Many of the scientists feel very worried and upset about these changes and the turmoil that led to them. Some feel that they were already running a safe, secure, environmentally protective facility, and while they agree with the new rules, they consider a lot of them unnecessary red tape. Some also worry that many people at BNL feel insecure about its future, and good scientists are either leaving or refusing to accept employment there. Many BNL employees feel that they cannot really trust the leadership of DOE to make sound decisions about the lab, and that the future of the lab may be in jeopardy. A major challenge that the new management team has been trying to address involves reassuring the scientists and keeping the operations of the lab running smoothly.
Source: This case was written by Hal G. Rainey, Alumni Foundation Distinguished Professor, Department of Public Administration and Policy, University of Georgia
- What changes do you identify on the two organization charts? Just from what you know from the preceding description, how would you interpret them—why did the new team make these changes, and what were they trying to do?
- The leaders of BNL face the challenge of organizing the lab. There is already an organization, but they have to try to better organize it. Thinking about this example, consider what it means to be “organized” and “better organized.” Make a list of at least five important characteristics or dimensions of an organization that managers need to focus on, when trying to decide how well they are organized and how to get better organized.
Discussion Questions for Later Chapters
- Review the BNL material, and suggest the ways in which concepts of organizational structure, such as centralization, formalization, and others, apply to the case. For example, are formalization, centralization, complexity, and other dimensions increasing or decreasing, and in what apparent ways? See if you can find applications for other structural concepts as well, such as integrating devices, and general organizational forms, such as functional, divisional, hybrid, and matrix forms.
- What concepts of technology and information technology can you apply?
- The background materials that you have been provided do indicate that structural changes have been occurring at BNL. Why? How would you explain the influences on the structure from the environment, the tasks and technology, and other factors that influence organizational structure? Can you identify opposing pressures on the structure from some of these sources that are creating problems?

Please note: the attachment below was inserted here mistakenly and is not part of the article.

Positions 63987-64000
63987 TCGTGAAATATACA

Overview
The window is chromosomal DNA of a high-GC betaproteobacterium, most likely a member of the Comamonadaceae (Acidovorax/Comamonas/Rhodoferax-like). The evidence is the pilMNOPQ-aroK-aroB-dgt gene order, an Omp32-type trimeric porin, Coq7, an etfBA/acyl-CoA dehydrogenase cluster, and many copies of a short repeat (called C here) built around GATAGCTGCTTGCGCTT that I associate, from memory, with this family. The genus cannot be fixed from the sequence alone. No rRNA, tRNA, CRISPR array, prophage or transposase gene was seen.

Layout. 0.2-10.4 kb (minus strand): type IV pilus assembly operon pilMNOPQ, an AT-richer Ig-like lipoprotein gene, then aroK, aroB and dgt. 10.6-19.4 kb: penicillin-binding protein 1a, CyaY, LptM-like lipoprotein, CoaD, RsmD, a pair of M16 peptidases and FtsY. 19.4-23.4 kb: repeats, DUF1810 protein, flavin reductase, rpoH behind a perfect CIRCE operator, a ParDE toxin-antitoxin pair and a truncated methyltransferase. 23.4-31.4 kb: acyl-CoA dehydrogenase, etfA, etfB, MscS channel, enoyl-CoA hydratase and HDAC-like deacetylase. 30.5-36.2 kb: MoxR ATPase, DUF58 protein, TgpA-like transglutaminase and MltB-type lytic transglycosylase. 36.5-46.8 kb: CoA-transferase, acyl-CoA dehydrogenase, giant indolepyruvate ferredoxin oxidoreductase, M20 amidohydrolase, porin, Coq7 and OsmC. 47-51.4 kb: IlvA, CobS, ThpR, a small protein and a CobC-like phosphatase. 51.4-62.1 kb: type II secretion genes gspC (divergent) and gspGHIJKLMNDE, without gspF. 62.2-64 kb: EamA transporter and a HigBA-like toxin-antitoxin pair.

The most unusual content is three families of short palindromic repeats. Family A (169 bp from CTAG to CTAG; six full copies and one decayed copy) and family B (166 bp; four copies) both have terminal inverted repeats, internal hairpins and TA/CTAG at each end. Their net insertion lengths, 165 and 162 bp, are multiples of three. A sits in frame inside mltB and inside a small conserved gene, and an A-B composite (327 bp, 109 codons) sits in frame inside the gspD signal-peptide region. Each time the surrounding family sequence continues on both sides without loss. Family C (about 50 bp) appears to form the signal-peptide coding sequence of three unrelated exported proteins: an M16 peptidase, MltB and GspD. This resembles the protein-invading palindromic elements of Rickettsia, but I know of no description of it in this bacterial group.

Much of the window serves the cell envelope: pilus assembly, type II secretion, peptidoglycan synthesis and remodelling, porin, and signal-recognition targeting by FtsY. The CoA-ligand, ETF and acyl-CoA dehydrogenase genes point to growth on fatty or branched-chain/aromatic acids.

BNL: Facts and Important Information
- The U.S. Department of Energy has authority over Brookhaven National Laboratory (BNL).
- The DOE contracts out the management of BNL.
—BNL is a “GOCO.”
—The DOE contracts with another organization, such as a university or aerospace firm, to provide management for BNL.
- There is a public outcry over BNL.
—Celebrities (a supermodel and a popular actor), environmental groups, and local citizens worry about dangers from BNL.
—There are concerns over nuclear contamination (for example, a tritium leak).
- The DOE seeks to tighten control over BNL.
—It shuts down the nuclear reactor at BNL.
—It fires management at BNL, then contracts with a new group for new management.
—It pressures the new contractor to strengthen procedures for nuclear safety, environmental protection and safety, public relations, and security of information and access to the lab.
- Looking at the two organization charts, can you see the influence of the changes?
- Why are the scientists concerned? What are the challenges for the new leadership of the lab?
- The two organization charts that follow on the next pages are the chart for 1996 prior to the reorganization, and the chart for 1998 after the reorganization. How has the structure changed? Why?